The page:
Triple Transplant Breakthrough

Hammersmith Hospital doctors take part in pioneering kidney surgery

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Surgeons at Hammersmith Hospital have taken part in a pioneering three-way operation to transplant the kidneys of three people all involved in a donor-pooling scheme.

Six men and women who had never met before all took part in the operation. The three anonymous pairs, each comprising a donor and a recipient, agreed to put themselves into a pool to find a match, as their blood and tissue types were not compatible with those of their loved ones.

Newly-wed Teemir Thakrar from Hertfordshire, Chris Brent from Bexleyheath and Andrea Mullen from Aberdeen, were all waiting for a lifesaving donor when they joined the pooled transplant list with their loved ones. Teemir joined up with his wife Lynsey, Chris signed up with his sister, Lisa, and Andrea and her husband Andrew took part together.

Each of the three donors was compatible with one of the recipients. However, the operation was complicated, not just because of logistics, but because it relied on each of the six people being in good health on the exact same day to prevent the procedure being postponed.

The transplants went ahead on December 4, 2009 and saw surgery commence simultaneously at 9am at Guy’s and St Thomas', Hammersmith Hospital and The Royal Infirmary of Edinburgh (RIE). Once retrieved the three kidneys were packaged in ice, put into custom-made cool bags and transported across the UK – from Edinburgh to London by plane and between the London hospitals by blue-light ambulance.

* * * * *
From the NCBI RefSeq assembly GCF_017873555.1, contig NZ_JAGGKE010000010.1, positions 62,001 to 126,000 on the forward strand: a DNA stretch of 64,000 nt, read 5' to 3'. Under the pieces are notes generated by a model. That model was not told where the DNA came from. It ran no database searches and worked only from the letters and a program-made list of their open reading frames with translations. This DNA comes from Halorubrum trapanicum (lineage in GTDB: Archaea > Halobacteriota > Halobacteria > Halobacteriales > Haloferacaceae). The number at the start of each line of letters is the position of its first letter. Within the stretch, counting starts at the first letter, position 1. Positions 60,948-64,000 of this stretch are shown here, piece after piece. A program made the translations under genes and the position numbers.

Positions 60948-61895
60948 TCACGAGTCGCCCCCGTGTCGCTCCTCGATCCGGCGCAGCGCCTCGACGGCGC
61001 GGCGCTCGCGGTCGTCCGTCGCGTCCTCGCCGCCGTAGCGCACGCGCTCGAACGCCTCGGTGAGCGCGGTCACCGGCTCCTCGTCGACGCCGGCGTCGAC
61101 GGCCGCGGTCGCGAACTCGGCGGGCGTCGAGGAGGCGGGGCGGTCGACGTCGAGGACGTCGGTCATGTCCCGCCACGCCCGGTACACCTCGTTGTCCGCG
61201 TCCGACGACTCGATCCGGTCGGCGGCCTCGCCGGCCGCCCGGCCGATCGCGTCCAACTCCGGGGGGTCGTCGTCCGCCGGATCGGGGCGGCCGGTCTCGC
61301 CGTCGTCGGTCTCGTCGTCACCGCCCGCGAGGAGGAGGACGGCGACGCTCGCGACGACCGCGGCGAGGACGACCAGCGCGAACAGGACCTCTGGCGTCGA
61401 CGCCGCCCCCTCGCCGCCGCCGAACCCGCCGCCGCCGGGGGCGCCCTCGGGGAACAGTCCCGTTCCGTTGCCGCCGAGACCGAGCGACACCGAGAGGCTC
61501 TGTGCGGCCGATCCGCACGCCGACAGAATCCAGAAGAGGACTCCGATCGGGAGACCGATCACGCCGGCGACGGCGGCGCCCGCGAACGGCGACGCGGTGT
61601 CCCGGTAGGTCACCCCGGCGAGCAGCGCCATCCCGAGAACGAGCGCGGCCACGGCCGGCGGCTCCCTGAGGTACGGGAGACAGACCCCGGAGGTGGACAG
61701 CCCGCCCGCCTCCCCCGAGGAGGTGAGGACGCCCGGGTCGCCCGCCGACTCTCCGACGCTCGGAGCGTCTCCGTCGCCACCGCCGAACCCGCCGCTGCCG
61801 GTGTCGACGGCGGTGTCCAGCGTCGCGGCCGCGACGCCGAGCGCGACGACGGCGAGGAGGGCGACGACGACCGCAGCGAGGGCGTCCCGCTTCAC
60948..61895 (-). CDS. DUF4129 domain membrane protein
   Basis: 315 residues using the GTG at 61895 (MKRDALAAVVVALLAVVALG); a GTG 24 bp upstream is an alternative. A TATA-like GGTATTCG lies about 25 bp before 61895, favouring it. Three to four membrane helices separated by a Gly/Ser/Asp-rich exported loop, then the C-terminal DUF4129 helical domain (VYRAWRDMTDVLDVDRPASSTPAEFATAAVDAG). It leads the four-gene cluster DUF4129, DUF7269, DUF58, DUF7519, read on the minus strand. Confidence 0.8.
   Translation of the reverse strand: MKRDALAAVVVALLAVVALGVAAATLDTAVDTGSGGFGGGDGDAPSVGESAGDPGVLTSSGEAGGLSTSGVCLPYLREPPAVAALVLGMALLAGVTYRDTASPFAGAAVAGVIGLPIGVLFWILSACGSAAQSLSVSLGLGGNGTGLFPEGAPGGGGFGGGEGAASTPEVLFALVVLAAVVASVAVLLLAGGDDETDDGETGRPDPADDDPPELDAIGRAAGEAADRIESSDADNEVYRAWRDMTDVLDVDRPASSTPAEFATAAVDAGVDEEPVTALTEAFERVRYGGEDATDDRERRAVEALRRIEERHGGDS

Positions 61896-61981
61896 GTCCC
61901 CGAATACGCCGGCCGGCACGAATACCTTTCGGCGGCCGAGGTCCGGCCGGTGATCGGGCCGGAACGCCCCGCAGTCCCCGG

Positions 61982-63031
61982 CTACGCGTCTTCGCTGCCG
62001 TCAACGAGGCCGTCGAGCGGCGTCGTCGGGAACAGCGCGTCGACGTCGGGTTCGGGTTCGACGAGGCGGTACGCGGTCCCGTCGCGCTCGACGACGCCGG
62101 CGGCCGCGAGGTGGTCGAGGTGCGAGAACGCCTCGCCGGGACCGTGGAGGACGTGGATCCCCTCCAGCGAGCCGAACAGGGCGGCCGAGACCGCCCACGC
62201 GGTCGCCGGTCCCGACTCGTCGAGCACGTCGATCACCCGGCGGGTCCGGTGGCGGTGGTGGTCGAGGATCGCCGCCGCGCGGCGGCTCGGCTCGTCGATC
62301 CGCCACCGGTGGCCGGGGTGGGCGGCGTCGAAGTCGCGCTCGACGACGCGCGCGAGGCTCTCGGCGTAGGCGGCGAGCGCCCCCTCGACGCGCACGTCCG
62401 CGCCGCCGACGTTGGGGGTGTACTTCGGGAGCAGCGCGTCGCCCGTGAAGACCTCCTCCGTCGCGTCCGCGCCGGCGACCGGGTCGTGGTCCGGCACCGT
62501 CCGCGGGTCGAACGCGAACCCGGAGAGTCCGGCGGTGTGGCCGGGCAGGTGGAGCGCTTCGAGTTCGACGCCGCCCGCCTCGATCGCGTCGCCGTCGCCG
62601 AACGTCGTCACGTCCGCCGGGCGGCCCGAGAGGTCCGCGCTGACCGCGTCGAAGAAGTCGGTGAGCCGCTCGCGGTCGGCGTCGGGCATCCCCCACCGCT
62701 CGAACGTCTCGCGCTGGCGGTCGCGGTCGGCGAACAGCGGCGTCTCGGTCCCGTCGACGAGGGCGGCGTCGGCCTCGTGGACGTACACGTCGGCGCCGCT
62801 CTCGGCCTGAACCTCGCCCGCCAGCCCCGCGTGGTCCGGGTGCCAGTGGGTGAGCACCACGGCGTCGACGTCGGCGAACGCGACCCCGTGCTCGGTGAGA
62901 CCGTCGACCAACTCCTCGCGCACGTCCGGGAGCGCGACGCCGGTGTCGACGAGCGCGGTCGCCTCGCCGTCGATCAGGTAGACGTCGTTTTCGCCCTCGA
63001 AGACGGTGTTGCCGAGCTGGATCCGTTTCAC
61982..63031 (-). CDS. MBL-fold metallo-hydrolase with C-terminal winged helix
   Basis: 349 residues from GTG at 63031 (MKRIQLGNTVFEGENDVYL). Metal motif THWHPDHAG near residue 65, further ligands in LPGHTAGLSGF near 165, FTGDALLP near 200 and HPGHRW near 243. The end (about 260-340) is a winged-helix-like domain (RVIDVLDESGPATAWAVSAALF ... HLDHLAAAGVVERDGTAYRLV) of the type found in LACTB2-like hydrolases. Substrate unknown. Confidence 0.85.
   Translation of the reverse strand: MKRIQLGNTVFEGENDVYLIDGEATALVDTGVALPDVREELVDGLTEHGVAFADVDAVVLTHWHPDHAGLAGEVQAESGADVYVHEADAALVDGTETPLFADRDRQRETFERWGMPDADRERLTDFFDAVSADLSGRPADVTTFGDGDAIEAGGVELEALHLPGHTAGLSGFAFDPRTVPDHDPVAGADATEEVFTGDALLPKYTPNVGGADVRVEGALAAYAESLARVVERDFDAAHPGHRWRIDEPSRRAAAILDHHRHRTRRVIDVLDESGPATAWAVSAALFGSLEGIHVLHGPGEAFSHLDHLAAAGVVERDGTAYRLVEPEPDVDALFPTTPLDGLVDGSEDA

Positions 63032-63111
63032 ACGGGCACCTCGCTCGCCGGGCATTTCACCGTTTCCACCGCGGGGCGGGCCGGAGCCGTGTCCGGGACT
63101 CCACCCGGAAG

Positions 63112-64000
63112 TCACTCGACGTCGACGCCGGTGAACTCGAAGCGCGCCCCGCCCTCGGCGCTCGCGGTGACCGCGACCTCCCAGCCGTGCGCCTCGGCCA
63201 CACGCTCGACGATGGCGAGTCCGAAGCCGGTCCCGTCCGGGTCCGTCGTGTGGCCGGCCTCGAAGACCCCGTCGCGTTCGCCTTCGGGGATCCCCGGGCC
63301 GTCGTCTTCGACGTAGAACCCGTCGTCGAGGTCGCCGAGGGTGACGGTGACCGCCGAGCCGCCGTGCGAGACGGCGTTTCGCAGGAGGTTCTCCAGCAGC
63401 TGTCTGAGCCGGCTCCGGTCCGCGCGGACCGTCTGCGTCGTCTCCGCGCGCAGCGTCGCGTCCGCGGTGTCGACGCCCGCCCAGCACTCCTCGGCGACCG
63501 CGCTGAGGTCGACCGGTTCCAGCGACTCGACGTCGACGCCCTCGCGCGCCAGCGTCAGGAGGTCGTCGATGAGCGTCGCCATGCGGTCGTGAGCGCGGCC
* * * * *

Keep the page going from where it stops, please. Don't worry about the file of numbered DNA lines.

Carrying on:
Teemir Thakrar received his new kidney at Hammersmith Hospital. Mr Vassilios Papalois, consultant renal surgeon at Imperial College Healthcare NHS Trust, to which Hammersmith Hospital belongs, said: “The surgery was such a success thanks to great teamwork on all three sites. I wish our donor and recipient Lynsey and Teemir a great future together and hope we can do more paired and pooled transplants. In the USA they are already doing up to twelve pairs at once – so that’s something to aspire to.”

Thakrar said the operation had changed his life: “At my wedding to Lynsey I had to go home and dialyse in the evening and my stag do was pretty low key. I’m now looking forward to a long life with Lynsey and starting a family. I’m also excited about being able to exercise again and getting back to the gym. I’m happy in the knowledge that two other people will finally be off dialysis too.”

Donor pooling became legal across the UK in 2006 and since then two-way swaps have become more commonplace, with 20 having taken place so far.

But a three-way transplant has only been performed once before in the UK, by medical teams in England in late 2009. Further details on that occasion have not been released due to patient confidentiality.

A spokesperson for NHS Blood and Transplant said: “We are hoping this is just the start of things to come and that what is currently unique practice becomes possible in hospitals throughout the country.”

Around 1,500 transplant operations were carried out in the UK last year. Normally, donors can expect to wait around three years on the transplant list before a match is found.

March 13, 2010

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